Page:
This summer is likely to be the hottest in history — how are you planning on spending it? If you’re looking at taking a road trip, you need to know what to do if your vehicle breaks down. It’s not just a matter of practicality; knowing what to do is a matter of safety.
Additionally, before embarking on your road trip, it’s essential to ensure that your vehicle is in good condition and has no outstanding recalls. You can check the vehicle’s history and conduct a recall lookup to gather important information about its maintenance, previous accidents, and any potential safety issues. This knowledge will help you make an informed decision about your vehicle’s reliability and safety before hitting the road.
Common Car Problems that Happen During a Road Trip
1. Accidents, Collisions, and Crashes
Accidents, collisions, and crashes are all obstacles that every driver will need to face while on the roads. Realistically, the more time you spend driving, the more you risk getting into an accident, which is why accidents are notorious on road trips.
Drivers that get into an accident or collision must ensure the area is safe before getting out of their vehicle; getting out in the wrong area can turn a minor crash into a deadly situation. Continue reading to learn what steps to take after a car accident and how to stay safe while you wait.
2. Tire Issues: Flats, Cracks, Pops, and Blows
Tire-based car issues are some of the most common car problems during road trips. From flats to pops, cracked wheel wells to broken treads, your vehicle’s tires take a lot of abuse.
Having a spare tire is one way to prepare for the eventual problems caused by your tires; however, having an executable plan in place beforehand can be the difference between a dangerous and safe situation.
Knowing what to do when you get a flat or blow a tire is extremely important. If it happens on a highway at high speeds, do you know what to do?
3. Mechanical Issues: Breaks, Failures, Cracks, and Faults
Vehicle manufacturers are great at pumping out for-sale components; depending on where a manufacturer sources parts, some drivers might see the inside of a car garage more than others.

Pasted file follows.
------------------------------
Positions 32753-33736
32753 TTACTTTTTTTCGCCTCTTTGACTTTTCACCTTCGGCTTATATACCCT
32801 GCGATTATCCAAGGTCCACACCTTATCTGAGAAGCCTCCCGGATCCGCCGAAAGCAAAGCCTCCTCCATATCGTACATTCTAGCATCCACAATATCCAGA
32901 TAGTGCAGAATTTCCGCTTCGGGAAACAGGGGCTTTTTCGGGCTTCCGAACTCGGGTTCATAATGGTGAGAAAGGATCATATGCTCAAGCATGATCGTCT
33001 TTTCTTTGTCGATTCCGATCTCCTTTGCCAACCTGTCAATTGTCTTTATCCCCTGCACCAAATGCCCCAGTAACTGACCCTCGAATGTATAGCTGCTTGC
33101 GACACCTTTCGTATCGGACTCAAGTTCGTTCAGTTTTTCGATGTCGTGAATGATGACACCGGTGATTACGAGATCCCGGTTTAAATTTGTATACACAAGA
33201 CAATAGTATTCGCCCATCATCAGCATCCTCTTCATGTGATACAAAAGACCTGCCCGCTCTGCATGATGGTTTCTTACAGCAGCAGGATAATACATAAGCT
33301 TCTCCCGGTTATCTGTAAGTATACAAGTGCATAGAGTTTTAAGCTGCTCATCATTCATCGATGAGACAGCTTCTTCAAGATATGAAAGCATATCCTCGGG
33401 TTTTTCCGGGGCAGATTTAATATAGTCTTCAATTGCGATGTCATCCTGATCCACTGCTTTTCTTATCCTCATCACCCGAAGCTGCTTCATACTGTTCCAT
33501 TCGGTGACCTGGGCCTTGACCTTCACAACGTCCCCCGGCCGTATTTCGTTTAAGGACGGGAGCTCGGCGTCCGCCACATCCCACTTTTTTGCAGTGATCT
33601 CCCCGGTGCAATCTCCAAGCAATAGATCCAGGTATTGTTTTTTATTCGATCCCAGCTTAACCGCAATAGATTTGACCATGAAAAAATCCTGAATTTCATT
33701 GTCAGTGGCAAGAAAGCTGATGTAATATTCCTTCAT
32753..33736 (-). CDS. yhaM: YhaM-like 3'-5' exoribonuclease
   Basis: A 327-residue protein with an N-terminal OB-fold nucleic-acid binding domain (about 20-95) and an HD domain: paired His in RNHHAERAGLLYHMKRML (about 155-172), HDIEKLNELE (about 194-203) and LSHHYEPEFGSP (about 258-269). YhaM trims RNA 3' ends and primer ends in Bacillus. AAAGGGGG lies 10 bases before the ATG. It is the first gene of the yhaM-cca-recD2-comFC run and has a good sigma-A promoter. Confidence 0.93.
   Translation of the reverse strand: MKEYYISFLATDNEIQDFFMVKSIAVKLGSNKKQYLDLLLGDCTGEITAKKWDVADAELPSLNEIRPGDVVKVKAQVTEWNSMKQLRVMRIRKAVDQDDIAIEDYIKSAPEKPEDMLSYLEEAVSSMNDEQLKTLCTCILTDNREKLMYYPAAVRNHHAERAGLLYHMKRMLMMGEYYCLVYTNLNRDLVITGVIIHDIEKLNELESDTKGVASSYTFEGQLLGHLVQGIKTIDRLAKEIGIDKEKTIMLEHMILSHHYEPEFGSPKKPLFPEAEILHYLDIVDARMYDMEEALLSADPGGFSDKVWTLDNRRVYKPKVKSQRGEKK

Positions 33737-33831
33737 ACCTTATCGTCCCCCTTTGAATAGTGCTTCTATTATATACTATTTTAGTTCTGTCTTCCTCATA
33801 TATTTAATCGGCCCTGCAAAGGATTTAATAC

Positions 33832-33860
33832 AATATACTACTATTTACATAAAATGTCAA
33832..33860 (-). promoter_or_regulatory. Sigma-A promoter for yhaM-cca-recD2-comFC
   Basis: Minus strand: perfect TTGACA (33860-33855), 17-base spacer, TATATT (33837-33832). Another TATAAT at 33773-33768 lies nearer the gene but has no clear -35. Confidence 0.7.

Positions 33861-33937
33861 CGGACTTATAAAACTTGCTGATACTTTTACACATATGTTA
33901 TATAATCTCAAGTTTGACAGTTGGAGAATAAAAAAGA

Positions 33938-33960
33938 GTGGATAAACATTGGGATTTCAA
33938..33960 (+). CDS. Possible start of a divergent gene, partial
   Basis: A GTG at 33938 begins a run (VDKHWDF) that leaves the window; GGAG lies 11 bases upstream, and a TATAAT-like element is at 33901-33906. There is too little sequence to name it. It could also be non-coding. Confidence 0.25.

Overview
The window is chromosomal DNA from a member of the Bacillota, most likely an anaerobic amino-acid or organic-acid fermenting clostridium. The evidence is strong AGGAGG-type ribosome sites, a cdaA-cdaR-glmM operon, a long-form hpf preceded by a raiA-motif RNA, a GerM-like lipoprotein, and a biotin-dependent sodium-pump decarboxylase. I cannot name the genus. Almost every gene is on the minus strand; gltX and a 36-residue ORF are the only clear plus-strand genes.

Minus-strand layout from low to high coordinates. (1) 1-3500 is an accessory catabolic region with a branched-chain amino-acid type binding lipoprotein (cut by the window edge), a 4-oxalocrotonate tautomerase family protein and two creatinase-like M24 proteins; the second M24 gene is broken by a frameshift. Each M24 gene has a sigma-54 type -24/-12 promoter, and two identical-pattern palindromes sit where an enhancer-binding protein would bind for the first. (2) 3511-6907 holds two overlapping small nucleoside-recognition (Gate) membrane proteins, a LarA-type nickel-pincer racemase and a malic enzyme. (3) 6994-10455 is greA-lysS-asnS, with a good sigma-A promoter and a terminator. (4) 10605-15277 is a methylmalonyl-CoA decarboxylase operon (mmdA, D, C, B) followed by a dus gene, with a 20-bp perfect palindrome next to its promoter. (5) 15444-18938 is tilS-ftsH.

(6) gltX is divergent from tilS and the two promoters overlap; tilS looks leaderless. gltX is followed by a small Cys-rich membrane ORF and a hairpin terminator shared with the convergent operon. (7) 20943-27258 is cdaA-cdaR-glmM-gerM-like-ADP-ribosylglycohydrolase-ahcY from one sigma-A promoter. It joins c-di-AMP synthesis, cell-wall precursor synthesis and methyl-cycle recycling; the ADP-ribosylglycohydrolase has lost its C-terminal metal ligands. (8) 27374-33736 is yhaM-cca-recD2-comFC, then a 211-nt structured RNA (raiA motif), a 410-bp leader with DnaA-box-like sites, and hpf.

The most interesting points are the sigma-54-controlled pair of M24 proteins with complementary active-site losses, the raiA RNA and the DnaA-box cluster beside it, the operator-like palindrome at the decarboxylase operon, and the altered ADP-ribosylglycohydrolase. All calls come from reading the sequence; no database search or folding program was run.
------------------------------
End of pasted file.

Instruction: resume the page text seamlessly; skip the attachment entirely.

Chances are, if your car isn’t in tip-top shape, you’re setting yourself up for a parts failure. Dealing with mechanical issues on a road trip can be frustrating, scary, and expensive.
Before planning any road trip, have your vehicle inspected by licensed professionals; 27-point checks are fine, but pay for the detailed assessment; it will save you time, money, and stress.
4. Electrical Issues: Disconnects, Shorts, Diagnoses, and Failures
Experienced drivers can ignore some electrical issues on a road trip; the overhead light going out two nights into a two-week camping trip is a bummer, but it’s not a trip-killer. Conversely, some electrical issues cannot be ignored.
Moreover, drivers should consistently check the check engine light during the road trip. The light will tell the driver immediately when the car notices something wrong. That immediate notification can help you discover what could be wrong and even how to fix it.
What to Do When Your Car Breaks
1. Slow Down and Pull Over
You might not remember, but in driving school, students are taught to “look for the space.” Consistently look for an opening along or in the available road space–in case of an emergency.
Suppose someone driving on a highway or at high speeds attempts to maintain control of the vehicle. Lulling the vehicle onto the shoulder or exit is the best chance of a safe outcome. Slow down and pull over the moment you suspect anything has gone wrong or changed.
2. Keep the Car Away from Onrushing Traffic
Maneuvering your car through traffic is vital to keeping yourself and everyone else safe. Staying out of the way of oncoming traffic can take time, depending on the conditions of the road. For example, staying out of the way on an icy highway can be challenging.
On a road trip, chances are good that a car isn’t going to go sliding on black ice into a ravine; the real threat comes from other drivers. Slow reaction times, poor depth perception, and general confusion can all result in dangerous actions and deadly outcomes.
3. Stay in the Vehicle until Help Arrives
When frantic, the mind does strange things—it may occur to the driver and passengers to exit the car. Getting out dramatically increases the chance of further accidents and harm. Upon getting the vehicle into a safe location, stay inside the vehicle, away from oncoming traffic (from both directions).
The reasons for this are multifold. You are safest within the vehicle. From within, drivers are blocked from other vehicles, and even scammers and thugs. On a road trip, staying inside the vehicle is essential since unfamiliar surroundings can be dangerous.
4. Find a Mechanic or Get Roadside Assistance
Once safe, the next steps are recovery, diagnosis, and, hopefully, fixing the problems. If in an unfamiliar area, locals can direct you to the closest garage, but it is safer to rely on the suggestions of the local authorities.
Nowadays, many people acquire different types of car insurance to pay for roadside assistance as part of their coverage. In most cases, roadside towing can be used a few times per year, whereas roadside tire changes are complementary in some areas.
Keep Calm with the Car Breaks
The most important thing to remember about your vehicle is that it can be dangerous or safe. Keep calm and maintain control until you can reach authorities. If you see other cars broken down on the road, move over and slow down for everyone’s safety.